The best part of entering old age in Uganda, besides the pleasant weather and cheap supply of fruit and vegetables, is the abundance of free entertainment by the society’s managers.
Now, hear their latest strategies for fixing the health sector: Raise the retirement age for doctors from 60 to 70 years!
Second, make vigorous physical exercise mandatory in the civil service. Third, jail school kids who can’t produce their immunisation certificates (as if our prisons aren’t already congested with petty offenders rotting on remand for lack of bribe money to get free bail).
In short, we are no good at macro issues, yet we are excellent at dealing with the micro picture. The most efficient industries in Uganda are those where the government has minimum participation – limited to collecting part of the operator’s sweat in form of taxes.
Take the matatu –what we call taxi – industry. Using decades-old vans imported from other countries, operators run an intricate, efficient network and have their own insurance schemes, education and development funds and not a shilling gets stolen from their common kitty.
But government transport companies just collapse. The buses, the haulage trucks, even the train system also collapsed and its reserve land along the cannibalised rail lines stolen by big people.
The airline was also killed and we are busy reviving Uganda Airlines hoping that new angels will “eat” it slower than past devils.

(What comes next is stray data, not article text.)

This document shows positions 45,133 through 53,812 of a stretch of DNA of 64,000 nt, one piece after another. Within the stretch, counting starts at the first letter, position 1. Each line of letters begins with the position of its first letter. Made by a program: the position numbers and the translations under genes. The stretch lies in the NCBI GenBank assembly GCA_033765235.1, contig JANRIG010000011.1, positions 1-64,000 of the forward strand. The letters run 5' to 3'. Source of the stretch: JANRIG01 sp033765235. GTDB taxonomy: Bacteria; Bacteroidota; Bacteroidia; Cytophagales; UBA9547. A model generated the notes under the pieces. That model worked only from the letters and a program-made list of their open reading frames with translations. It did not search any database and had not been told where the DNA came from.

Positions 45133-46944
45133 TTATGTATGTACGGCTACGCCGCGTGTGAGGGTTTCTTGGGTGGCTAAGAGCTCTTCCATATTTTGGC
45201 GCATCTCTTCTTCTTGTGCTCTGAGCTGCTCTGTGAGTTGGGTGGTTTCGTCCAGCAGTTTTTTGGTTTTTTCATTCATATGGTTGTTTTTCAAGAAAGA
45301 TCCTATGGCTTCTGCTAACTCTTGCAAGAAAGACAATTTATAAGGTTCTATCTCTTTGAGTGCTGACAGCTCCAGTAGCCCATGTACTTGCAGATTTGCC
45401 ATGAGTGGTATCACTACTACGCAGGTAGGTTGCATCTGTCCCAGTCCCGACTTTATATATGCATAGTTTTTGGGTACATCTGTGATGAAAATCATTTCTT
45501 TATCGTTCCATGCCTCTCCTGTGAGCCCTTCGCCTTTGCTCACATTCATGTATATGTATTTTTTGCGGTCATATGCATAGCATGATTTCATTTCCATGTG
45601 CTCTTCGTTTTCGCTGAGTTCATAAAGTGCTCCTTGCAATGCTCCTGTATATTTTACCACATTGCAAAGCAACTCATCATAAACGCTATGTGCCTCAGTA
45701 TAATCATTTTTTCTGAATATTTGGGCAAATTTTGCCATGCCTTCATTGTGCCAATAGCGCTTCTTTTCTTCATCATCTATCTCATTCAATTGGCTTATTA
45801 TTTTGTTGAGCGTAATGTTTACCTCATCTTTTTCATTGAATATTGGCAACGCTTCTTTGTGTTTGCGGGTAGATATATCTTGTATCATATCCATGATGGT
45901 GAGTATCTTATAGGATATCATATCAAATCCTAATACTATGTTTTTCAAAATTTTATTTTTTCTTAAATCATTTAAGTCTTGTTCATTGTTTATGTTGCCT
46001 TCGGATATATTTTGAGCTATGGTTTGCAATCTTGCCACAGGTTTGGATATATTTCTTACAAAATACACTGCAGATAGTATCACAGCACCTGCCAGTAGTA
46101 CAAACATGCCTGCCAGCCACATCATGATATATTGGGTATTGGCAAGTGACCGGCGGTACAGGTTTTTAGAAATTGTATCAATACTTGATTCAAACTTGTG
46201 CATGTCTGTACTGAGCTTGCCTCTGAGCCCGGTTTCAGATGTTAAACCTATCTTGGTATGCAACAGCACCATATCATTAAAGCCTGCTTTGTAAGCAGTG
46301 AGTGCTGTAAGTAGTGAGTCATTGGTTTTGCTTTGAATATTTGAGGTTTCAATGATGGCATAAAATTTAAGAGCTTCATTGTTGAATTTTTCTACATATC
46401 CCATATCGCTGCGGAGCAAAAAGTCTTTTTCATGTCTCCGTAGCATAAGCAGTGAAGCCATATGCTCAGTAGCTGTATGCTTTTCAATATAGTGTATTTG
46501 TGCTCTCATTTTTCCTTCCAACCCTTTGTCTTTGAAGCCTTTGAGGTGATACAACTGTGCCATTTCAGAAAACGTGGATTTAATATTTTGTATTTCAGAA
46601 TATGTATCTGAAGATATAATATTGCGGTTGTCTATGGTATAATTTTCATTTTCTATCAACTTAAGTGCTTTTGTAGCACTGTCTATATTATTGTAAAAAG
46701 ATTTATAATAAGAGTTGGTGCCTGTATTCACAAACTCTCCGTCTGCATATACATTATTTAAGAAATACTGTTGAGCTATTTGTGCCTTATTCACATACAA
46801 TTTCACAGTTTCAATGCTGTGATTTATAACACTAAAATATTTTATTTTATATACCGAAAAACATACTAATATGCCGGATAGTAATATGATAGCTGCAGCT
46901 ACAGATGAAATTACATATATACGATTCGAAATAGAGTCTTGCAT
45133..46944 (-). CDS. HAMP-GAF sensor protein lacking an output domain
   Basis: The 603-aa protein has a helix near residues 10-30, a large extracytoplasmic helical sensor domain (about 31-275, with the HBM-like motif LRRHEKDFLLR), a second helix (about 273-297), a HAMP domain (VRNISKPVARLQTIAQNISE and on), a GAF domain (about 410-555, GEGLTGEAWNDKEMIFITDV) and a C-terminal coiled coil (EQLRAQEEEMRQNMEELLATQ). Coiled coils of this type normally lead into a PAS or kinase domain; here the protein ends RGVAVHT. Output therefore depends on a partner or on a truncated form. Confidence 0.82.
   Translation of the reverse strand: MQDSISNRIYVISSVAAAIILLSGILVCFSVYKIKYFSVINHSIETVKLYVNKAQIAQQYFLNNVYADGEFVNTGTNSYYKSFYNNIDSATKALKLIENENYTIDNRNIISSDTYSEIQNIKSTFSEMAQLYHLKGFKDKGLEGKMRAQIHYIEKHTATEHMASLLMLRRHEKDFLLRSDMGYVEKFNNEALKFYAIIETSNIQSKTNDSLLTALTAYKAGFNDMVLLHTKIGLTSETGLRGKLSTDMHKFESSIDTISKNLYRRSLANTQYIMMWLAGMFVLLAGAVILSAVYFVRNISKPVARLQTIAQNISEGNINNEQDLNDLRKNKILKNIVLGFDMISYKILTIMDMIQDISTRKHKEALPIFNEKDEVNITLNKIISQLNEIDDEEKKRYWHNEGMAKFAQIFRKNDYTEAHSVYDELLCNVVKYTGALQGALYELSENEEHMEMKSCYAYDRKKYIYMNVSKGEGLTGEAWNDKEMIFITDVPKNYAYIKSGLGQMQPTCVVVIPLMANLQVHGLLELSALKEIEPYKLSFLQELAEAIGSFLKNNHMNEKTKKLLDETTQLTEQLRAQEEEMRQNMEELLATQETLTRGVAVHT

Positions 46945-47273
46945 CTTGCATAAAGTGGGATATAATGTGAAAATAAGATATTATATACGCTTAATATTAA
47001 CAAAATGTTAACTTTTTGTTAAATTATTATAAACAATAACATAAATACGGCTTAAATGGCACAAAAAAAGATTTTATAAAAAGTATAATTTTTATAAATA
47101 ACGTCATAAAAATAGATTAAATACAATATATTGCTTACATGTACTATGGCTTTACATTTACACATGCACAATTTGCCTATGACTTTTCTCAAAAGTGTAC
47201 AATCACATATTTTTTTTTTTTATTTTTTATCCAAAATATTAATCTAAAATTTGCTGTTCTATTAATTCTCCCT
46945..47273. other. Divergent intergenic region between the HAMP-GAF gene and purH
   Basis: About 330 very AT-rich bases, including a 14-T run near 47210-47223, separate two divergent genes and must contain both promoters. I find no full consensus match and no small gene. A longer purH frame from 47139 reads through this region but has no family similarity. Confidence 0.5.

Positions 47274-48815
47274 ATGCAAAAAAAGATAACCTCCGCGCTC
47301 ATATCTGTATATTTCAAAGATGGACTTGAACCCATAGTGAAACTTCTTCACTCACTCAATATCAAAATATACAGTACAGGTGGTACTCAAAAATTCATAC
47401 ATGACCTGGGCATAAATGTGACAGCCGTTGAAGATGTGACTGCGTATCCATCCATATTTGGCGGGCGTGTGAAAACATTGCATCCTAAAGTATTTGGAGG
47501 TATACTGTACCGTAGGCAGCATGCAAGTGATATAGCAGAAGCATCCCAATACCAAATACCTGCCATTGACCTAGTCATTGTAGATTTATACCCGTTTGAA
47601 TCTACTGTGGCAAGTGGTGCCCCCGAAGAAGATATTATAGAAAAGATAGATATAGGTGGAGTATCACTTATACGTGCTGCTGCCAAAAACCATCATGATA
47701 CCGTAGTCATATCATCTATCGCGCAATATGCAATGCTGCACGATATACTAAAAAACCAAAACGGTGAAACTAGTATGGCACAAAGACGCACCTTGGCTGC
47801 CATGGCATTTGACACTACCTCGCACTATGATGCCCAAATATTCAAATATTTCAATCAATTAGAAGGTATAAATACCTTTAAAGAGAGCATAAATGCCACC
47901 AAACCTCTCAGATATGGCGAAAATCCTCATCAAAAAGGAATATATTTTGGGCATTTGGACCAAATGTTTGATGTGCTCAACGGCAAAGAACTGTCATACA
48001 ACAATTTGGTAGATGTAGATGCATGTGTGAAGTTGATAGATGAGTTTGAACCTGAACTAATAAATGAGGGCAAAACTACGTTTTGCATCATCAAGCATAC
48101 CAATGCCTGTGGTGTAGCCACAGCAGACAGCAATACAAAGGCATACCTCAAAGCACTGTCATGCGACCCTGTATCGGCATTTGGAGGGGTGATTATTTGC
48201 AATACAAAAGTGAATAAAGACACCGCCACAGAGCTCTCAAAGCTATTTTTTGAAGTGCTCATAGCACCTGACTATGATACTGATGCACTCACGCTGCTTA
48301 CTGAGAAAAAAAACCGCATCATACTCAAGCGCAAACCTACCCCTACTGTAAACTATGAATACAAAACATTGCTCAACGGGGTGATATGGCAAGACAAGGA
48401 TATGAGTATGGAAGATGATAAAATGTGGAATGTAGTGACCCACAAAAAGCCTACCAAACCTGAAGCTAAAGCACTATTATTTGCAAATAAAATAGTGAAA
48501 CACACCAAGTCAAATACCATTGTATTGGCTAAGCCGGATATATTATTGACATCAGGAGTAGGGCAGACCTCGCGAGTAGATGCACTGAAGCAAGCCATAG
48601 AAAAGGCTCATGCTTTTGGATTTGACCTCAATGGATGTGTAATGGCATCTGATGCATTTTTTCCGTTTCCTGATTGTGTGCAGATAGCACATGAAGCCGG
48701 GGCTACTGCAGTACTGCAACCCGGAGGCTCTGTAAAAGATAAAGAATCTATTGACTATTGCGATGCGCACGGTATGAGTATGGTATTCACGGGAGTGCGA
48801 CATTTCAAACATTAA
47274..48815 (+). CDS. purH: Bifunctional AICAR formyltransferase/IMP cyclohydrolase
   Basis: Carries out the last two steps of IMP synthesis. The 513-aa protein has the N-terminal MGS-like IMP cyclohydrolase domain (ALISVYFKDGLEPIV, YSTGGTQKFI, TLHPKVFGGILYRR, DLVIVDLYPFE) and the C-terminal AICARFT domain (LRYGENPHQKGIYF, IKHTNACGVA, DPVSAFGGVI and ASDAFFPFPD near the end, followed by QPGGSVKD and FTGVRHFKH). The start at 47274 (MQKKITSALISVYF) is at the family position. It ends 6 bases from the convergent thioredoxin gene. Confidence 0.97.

The boda boda industry would also work as perfectly as the taxis – if there wasn’t too much political interference in it. The half a million boda boda riders are rather too many to be ignored by the politicians – too many votes those are.
Small things, we manage well, but big figures disturb our heads. There is the public health insurance which has eluded Uganda (okay, and places like South Sudan), but the other day, our parliament guaranteed a loan of $300-400 million for a private hospital to treat the rich. Before the ink dried on the guarantee, the same parliament was told that a chunk of the loan had gone missing.
Talking of loans, we have a “kind of completed” a 50km road with a loan of $500 million, from Kampala to Entebbe, and are now trying to figure out a way of how to repay.
The national road managers were asked by parliament how they conceived the idea of the road and they said...hold your breath... that the idea was conceived by the lender!
Meanwhile, our finance minister, talking about some $60 million or so loan for combating domestic or gender violence, said he signed because “the woman” (a donor agency representative) rang him threatening to withhold other loans if he didn’t sign.
Such is our grasp of big financial issues. But don’t laugh at the minister. Another before him recently told parliament unblinkingly that she signed important oil agreements committing the country to nine-figure dollar arrangements without reading whatever she was signing.
Then parliament last week discovered that when Idi Amin expelled thousands of Asian businesspeople in 1972, Uganda paid them in compensation. But in the 1990s, some people flocked to Uganda and repossessed the same properties for which compensation had been paid.
The hilarious part is that government agencies, including parliament, are paying rent for the different premises for which payment was made. The loss is now running into trillions of shillings.
Now you know why my country is a nice place to retire. Free comedy finds you at home every evening in the news.
Joachim Buwembo is a Kampala-based journalist. Email:firstname.lastname@example.org